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Switch Lite is Nintendo's second consecutive hardware home run

The new Switch Lite is more friendly for mobile gaming than its console predecessor.

BILL O'LEARY/THE WASHINGTON POST

By GENE PARK | The Washington Post | Published: September 20, 2019

To see the Lite is to touch it.

It hits you immediately when you first pick it up. The matte finish feels just crispy enough under your fingertips. Your index fingers nestle into a slightly deeper scoop on the trigger buttons. Like resting your hands in slime, it’s tactile bliss, ASMR for the grabbers.

Both airy and sturdy, the discounted ($199), handheld-only “Lite” model of Nintendo’s hit console Switch is the most comfortable mobile gaming device ever made. The more comfortable on-the-go experience is so good that, even if you already own the mobile-capable Switch, you should consider picking up a “Lite.” And the price is right.

I’ve played every iteration of Nintendo’s handhelds, even the Game and Watch series. All of them, even the beloved DS series, were never known for their comfort. Devices would be too thick, too thin, too tall, too heavy. The dual screens of the DS made them feel top heavy. Hand cramps became an acceptable strain. Only two other devices even approached this level of comfort: the Game Boy Advance and Sony’s PlayStation Vita, but neither knows the human hand as well as the Switch Lite.

After the Wii U, Nintendo’s failed first attempt at a hybrid tablet-console machine, the Switch was Apollo 2. Nintendo beat the skeptics in 2016, quickly selling as fast and sometimes faster than Sony’s more powerful PlayStation 4. The Switch Lite, which releases Friday, is not only just another iteration of the Switch, but a successor to its DS series.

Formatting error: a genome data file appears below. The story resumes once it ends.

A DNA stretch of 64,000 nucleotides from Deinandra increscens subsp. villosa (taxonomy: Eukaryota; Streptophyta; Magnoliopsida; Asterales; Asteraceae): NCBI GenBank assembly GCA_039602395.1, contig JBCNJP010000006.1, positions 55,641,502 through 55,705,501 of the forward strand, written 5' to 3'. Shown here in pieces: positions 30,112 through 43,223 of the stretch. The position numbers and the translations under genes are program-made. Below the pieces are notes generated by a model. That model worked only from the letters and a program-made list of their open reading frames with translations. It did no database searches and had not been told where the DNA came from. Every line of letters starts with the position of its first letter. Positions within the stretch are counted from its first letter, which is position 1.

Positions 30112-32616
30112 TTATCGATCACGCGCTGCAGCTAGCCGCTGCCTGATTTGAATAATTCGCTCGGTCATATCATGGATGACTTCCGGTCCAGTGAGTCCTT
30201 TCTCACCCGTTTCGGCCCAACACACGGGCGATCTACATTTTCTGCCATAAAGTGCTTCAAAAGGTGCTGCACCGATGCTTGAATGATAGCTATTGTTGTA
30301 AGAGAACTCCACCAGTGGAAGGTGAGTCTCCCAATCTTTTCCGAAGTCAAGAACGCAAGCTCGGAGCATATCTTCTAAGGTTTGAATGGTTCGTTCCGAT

The Switch entered the market as a console, but since then has been accepted and considered by many as a handheld device, especially considering roughly half of Switch users play in handheld fashion (vs. “docked” and tethered to your TV). With the Lite, there’s no “switch” to connect to a TV. The detachable controllers are gone (though you can connect them to the device for more players).

This time, the directional pad makes its official triumphant return, feeling about as good as Nintendo’s already excellent Pro Controller for the Switch. The other buttons mimic that feeling: a stronger but quieter click. More travel time for the buttons gives you more confidence with each press.

Nintendo wisely matched the bezel of the screen to each of the system’s three color offerings: gray, turquoise and yellow. Even though the screen is smaller (5.5 inches vs. the 6.2 on a normal console), the bezel doesn’t overshadow it. The old Switch looks like a flatscreen CRT compared to the Lite.

The 720p output is same resolution as the handheld version of the Switch. But because of the smaller screen, more pixel density results in a crisper looking image, even if it’s the same thing. One thing to look out for: Be wary of games with heavy reading. Text was already a struggle to read on the Switch’s handheld mode, and it’s worse on the smaller screen. Most developers have been designing fonts optimized for a smaller screen, but older games not updated will suffer.

Also be wary of the speakers, which are now mostly located at the bottom of the system, as opposed to only the back. Covering the bottom — by, say, resting the unit on your stomach — will muffle sound. But because the Switch Lite weighs at a spritely 0.66 pounds, you probably won’t be covering the speakers with the bottom of your palms. You could lay in bed and hold the system for hours without tiring. The built-in speakers sound a bit lighter than the original console, but you’re better off using headphones anyway.

The Switch’s kickstand is also gone, which is good since it was the biggest design flaw in the original system. I’ve also never seen it used outside of my own home.

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